Twelve steps of forgiveness
NOTE: the readings referred to throughout this study are from John Steward’s book “From Genocide to Generosity.” It’s available in paperback and Kindle format from Amazon
Prepare for this session by reading:-
Nyamutera: page 65 (top half of page)
Nsabiyera: page 84 (fifth point)
Makoriko: page 71 (top half)
Sabamungu: page 73-75 (middle)
Karigirwa: page 40, last paragraph (‘The fourth impact, which helped…’)
To have a good group discussion we read our agreements to feel safe and free.
What is the most helpful agreement for me?
Group sharing: How am I today? What touched me from the readings for this session?
What questions do I bring?
Pairs work: The Courage to Confess. Read page 129. Karinda walked 7 km in silence with Saverina. After they returned in silence. It took some days for Karinda to accept Saverina’s invitation to visit her. Because of deep emotions he needed that time to find the courage to confess.
What could be difficult for Karinda in confessing?
What benefits do I think Karinda would receive from confessing?
Identify several aspects on the rising curve that come as a result.
Whole group: stay in the group for the remainder of this session. Firstly give your feedback about insights from step 3. Then discuss: what has stayed with me from last session about forgiveness and its role in I’m OK, Ur OK?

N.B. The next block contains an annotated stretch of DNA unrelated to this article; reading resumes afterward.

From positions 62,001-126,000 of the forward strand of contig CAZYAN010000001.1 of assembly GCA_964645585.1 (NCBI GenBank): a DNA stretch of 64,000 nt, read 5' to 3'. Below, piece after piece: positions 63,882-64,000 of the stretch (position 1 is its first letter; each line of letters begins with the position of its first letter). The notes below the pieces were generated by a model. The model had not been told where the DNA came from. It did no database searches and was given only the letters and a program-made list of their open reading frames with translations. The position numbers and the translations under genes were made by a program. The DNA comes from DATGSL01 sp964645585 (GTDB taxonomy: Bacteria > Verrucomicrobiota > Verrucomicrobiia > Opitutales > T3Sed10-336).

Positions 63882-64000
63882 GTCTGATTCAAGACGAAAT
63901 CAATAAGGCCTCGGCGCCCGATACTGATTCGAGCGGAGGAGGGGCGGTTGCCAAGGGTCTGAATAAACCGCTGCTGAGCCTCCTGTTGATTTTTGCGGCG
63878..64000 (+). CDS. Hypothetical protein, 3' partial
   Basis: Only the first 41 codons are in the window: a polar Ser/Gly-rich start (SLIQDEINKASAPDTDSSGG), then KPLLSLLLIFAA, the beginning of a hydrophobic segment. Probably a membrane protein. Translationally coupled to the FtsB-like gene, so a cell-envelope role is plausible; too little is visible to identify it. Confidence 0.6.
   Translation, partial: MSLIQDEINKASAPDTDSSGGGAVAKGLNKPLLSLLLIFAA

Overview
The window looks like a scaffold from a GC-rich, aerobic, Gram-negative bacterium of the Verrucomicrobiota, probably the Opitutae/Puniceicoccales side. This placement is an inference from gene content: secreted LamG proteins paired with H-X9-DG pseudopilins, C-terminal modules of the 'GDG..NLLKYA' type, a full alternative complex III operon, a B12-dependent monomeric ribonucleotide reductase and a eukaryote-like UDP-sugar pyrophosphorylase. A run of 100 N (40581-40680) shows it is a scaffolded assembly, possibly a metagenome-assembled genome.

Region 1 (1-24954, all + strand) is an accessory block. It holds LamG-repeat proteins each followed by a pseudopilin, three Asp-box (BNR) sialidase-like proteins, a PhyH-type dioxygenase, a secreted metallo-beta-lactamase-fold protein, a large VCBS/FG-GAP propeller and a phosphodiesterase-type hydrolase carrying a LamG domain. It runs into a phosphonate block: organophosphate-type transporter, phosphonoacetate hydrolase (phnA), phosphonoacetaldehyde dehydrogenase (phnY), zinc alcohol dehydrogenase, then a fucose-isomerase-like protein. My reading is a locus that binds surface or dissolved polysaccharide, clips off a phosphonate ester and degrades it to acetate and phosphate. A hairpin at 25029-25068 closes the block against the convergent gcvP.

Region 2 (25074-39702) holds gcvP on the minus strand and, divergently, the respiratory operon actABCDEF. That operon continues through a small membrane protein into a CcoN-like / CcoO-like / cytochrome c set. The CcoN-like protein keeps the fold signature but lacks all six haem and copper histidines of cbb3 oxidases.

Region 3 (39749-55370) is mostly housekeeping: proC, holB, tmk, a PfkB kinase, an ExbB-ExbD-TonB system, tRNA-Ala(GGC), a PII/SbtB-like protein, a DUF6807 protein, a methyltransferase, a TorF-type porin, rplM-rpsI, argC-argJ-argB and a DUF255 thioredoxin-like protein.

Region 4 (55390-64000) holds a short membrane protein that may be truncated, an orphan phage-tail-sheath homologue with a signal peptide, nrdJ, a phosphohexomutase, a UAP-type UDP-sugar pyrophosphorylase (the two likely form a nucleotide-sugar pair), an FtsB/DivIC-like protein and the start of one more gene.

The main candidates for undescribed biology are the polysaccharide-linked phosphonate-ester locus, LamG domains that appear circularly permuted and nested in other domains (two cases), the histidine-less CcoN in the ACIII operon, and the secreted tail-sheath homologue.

Read again the paragraph by Karigirwa on page 40, commencing: ‘The fourth impact…’
Also read the top half of page 28 (Fourth… and Fifth…). Listen without comment.
Below is a summary of the Twelve Steps of Forgiveness. Read Steps 1-6 twice, then discuss what this means to me as one who has suffered because of what others have said and done to me.
What is the most challenging point for me? (Only share what you wish to share).
12-step process of forgiveness
Forgiveness is not a unique [single/ simple] act, but an inner pilgrimage [to forgive is to find peace in yourself].
1. Not to take revenge and to cease offensive actions. The walk towards forgiveness begins with two decisions: to decide not to revenge, and to stop the offensive situation. There is no point wanting to forgive if the offensive situation is continuing.
2. Recognise our inner Wounds. If we deny and hide the wound, we also cover over the possibility of healing. This person has hurt me/offended me, and I suffer because of this. Denying, minimising or avoiding are defence mechanisms that prevent us from reaching real forgiveness; they hold the energy inside us [often causing headaches, stomach pains, sleeplessness].
3. Share our inner wound with someone. Rather than bear the wound all by our self, tell the story to someone who will listen and not judge, moralise or give advice. This allows us to see the situation in a larger perspective. Every telling shares a little more of our pain, while the story also loses a little of its power over us.
4. Identify the loss and grieve it. List all the losses caused by the offence and grieve for what you have lost. Weep, wail, mourn, and reminisce.